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Australian National University (2019)

Macroevolution across a changing Australian landscape

Brennan, Ian

Titre : Macroevolution across a changing Australian landscape

Auteur : Brennan, Ian

Université de soutenance : Australian National University

Grade : Doctor of Philosophy (PhD) 2019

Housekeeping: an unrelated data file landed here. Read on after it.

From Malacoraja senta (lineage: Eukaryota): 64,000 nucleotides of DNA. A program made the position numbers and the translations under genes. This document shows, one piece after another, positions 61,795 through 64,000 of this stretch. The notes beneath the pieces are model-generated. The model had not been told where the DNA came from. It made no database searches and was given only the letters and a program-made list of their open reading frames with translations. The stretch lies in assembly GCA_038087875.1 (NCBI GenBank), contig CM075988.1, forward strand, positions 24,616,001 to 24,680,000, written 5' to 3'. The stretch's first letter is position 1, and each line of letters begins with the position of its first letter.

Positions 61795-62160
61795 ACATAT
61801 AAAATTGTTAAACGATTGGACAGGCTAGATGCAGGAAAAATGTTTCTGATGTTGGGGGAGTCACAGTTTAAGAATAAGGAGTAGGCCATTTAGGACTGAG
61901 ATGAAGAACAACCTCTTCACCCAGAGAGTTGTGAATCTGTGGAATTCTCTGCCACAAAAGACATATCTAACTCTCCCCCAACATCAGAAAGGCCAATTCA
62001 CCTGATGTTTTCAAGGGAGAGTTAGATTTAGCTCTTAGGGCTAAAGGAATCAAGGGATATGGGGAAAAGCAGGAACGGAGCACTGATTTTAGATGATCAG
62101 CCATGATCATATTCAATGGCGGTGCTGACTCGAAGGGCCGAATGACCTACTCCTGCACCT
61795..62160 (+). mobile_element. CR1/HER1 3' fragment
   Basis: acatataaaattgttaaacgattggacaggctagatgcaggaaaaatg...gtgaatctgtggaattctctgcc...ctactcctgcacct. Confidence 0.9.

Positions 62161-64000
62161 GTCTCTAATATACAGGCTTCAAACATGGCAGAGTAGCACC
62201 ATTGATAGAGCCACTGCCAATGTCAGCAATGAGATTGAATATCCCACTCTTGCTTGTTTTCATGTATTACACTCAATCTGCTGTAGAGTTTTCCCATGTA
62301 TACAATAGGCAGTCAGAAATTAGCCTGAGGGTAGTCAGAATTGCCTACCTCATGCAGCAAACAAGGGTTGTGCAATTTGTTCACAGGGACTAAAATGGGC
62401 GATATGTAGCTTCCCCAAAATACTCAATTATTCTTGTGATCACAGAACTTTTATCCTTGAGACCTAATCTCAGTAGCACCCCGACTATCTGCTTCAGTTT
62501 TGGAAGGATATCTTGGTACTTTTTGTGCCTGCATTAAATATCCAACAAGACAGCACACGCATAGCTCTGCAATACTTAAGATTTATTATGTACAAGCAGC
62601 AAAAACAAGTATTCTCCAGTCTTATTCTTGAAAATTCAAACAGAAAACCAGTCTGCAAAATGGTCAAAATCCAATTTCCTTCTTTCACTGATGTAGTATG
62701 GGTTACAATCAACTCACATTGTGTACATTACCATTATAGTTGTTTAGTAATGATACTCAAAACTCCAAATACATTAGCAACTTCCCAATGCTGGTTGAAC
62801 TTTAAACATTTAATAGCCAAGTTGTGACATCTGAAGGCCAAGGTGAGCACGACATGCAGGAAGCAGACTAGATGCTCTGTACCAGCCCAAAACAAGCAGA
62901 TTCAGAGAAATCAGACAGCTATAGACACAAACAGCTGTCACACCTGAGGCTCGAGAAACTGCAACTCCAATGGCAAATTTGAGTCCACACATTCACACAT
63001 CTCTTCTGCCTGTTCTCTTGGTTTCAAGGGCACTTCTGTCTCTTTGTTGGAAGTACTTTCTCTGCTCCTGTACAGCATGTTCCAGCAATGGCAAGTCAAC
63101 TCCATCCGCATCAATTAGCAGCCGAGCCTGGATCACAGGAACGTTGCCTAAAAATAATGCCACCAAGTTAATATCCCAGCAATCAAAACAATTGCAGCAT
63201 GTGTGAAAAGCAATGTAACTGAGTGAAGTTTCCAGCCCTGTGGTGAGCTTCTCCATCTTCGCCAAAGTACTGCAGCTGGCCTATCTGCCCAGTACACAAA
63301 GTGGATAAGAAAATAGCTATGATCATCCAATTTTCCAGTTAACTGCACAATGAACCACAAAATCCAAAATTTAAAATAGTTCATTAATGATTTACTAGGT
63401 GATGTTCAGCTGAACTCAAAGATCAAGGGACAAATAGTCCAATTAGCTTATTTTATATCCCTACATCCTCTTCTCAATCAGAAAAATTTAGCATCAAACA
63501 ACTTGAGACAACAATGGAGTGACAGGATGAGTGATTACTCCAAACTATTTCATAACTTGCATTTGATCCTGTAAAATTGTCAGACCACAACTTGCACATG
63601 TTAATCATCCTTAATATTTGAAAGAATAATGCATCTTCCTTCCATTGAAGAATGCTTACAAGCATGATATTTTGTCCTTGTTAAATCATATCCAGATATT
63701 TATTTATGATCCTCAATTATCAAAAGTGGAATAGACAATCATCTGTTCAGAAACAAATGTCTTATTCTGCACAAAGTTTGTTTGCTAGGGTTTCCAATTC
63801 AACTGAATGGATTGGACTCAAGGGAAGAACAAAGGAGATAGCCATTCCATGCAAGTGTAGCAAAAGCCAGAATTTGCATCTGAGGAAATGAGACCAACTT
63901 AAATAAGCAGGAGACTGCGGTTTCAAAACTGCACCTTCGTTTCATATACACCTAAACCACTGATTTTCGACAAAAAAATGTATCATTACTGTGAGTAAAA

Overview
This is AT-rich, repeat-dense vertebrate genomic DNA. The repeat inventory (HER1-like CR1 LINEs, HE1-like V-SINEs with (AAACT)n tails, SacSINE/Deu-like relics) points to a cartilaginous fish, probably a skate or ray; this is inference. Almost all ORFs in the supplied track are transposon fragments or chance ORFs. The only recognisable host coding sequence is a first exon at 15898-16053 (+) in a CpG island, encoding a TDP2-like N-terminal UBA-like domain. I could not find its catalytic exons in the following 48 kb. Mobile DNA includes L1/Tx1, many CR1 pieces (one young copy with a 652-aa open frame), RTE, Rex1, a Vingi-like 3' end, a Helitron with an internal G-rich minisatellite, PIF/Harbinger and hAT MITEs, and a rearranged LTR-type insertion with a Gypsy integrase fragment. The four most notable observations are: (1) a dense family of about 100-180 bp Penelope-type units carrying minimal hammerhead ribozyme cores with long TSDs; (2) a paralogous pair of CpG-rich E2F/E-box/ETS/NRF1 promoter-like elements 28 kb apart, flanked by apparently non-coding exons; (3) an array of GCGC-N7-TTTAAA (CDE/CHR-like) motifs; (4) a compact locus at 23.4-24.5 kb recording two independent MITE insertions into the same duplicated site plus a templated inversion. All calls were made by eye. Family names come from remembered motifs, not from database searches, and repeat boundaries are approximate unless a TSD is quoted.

Over geological time, the earth’s surface and climate have changed, rearranging continental plates and oscillating between a hothouse and snowglobe. These changes have left lasting impressions on the diversity, richness, and distribution of earth’s inhabitants. Identifying evolutionary commonalities as a result of these events is one of the main aims of the field of macroevolution. It is also the main theme that unites my thesis : investigating the influence of changes to the Australian climate and landscape on the organisms which call Australia home. Empirically, this has required extensively sampling Australian vertebrate groups for phylogenetic, distributional, ecological, and morphological trait data. Methodologically, this has required implementing and building phylogenetic comparative methods to better understand the diversity that surrounds us. As a continent, Australia gained its independence somewhere between 40-30 million years ago when it separated from Antarctica and began drifting north towards Asia. Prior to this, the Australian plate existed alongside South America, Africa, and India, as part of the supercontinent Gondwana. In the intervening millions of years, Australia has remained isolated, and so even comparatively recent immigrant lineages have speciated in situ, resulting in a number of iconic endemic terrestrial vertebrate radiations. These radiations are great for comparative studies because they provide replicated groups which have diversified under similar environmental influences. Importantly though, they differ in absolute diversity, ecology, and behavior. My research has investigated how changes due to the isolation of the Australian plate, continental aridification, and grassland expansion have impacted the Australian fauna. In my opening chapter I discuss how the separation of Australia from Antarctica may have precipitated a mass extinction event in a relatively understudied group of lizards, the pygopodoid geckos. Next I present evidence that the Miocene aridification of Australia likely reduced the rate of phenotypic evolution of terrestrial vertebrates by facilitating allopatric speciation and niche conservatism. In the following chapter I test the hypothesis that the diversification of macropod marsupials is linked to the Plio-Pleistocene expansion of C 4 grasses. Finally, I present the idea that the immense disparity in body size of Australian varanid lizards is the result of character displacement and competition occurring on a continental scale. Ultimately, the inferences we can draw about evolutionary changes occurring on deep time scales are exciting because they are often intuitive. In no place else does this seem truer than in Australia, which is a natural laboratory for macroevolutionary studies.


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